The mountains come to Berlin!

Opening of new Himalayan habitat at Tierpark Berlin

    A Himalayan experience in the German capital: Adorable red pandas clamber along branches high above the heads of unique tufted deer, while snow leopards quietly roam across the rocky terrain and a herd of kiangs graze peacefully on the plateau. The mountain trail winds its way upwards through dense bamboo groves, past nimble François’ langurs, stately Marco Polo sheep and iridescent monals, until it emerges at “the roof of the world” – with a wonderful view of Berlin.

    In the northeastern section of the Tierpark, which used to house animals like moose, Ural owls and wolverines, visitors can now embark on a Himalayan expedition. The new 60,000 m² habitat is home to unique animals from the Earth’s highest terrain. Those who undertake the climb will encounter famous Himalayan natives like red pandas, snow leopards and bearded vultures, as well as lesser-known beauties such as golden takins, gorals, Pallas’s cats and satyr tragopans. Following a construction period of around a year, Tierpark Berlin’s 60-metre hill has been transformed into a Himalayan landscape with numerous new lookout points. Around 100 individual animals representing 22 different species – most of which are threatened in the wild – have found a new home on the slopes of the “mountain”. The planning phase began back in 2018 in collaboration with landscape architects from Hager Partner AG. Several partners, including landscape gardening company Krahnstöver & Wolf, were responsible for the natural design of the habitat – incorporating 3,000 tonnes of natural rock and more than 5,000 bamboo plants. The project cost a total of €5.3 million, most of which was provided by the Berlin Senate Department for Finance. “The Tierpark is an important recreational destination for the people of Berlin and is enjoying increased popularity,” said Finance Senator Daniel Wesener. “Its ongoing modernisation sends an important signal, especially after two years of the Covid-19 pandemic, which has posed a significant challenge for the Tierpark as it has for many places.” Wesner went on to say that the Tierpark’s new layout, with divisions into geographical zones, is a logical further development: “The new Himalayan habitat provides valuable insight into one of the most fascinating and important regions on Earth – a place that urgently needs our protection.” The planet’s highest mountain system stretches over 2,500 km, from Pakistan and Afghanistan in the west, along the Indian border and deep into China. It features Earth’s tallest mountain – Mount Everest – and its deepest gorge – the Kali Gandaki. The Himalayas’ very different climate zones are home to a vast array of plant and animals species that have evolved to thrive in this challenging environment.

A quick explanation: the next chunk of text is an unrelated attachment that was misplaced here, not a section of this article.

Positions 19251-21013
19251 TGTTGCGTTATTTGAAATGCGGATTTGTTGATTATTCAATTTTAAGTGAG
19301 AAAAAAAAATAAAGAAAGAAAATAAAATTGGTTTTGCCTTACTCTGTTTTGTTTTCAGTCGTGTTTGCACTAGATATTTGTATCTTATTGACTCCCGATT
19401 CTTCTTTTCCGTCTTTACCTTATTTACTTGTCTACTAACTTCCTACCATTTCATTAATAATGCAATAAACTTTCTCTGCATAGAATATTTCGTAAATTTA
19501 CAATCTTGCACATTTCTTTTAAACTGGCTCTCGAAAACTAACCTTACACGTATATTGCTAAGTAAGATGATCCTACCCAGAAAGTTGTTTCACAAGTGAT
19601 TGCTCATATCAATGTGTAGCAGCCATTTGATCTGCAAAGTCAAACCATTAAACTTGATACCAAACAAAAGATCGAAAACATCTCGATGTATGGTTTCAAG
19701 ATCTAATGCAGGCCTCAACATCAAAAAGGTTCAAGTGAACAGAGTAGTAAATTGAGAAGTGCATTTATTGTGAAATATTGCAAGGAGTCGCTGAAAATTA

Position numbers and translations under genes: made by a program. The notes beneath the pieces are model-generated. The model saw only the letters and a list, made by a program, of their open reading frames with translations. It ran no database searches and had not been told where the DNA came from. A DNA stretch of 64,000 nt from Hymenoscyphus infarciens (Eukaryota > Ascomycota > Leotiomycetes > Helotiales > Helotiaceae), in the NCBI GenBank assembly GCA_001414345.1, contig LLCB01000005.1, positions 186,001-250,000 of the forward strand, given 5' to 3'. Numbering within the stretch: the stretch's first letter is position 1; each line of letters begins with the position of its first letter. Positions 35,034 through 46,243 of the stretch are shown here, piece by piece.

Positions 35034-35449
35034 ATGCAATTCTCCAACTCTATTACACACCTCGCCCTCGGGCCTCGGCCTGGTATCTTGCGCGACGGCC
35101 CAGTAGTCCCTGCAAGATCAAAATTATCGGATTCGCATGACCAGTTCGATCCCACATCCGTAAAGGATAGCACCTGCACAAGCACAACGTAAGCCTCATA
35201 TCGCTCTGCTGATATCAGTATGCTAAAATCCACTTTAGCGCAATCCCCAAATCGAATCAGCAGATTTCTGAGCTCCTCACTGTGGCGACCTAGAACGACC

Nature conservation charity NABU has been active in the Central Asian country of Kyrgyzstan for over 20 years now. With the support of Tierpark Berlin, it has successfully established a second anti-poaching unit to protect the approximately 800 snow leopards living there. “The leopards are mainly threatened by poaching and conflicts with humans,” explains NABU President Jörg-Andreas Krüger. “We are delighted by the support we have received from Tierpark Berlin, which has allowed us to extend the protection we offer snow leopards and their prey into the south of the country, too.” Zoo and Tierpark Director Dr Andreas Knieriem is also pleased about the partnership: “Species conservation is teamwork,” he says. “If we are to truly preserve biodiversity, then all those working to protect nature and conserve species must join forces. With NABU, we have found an excellent partner in the fight to protect threatened snow leopards.”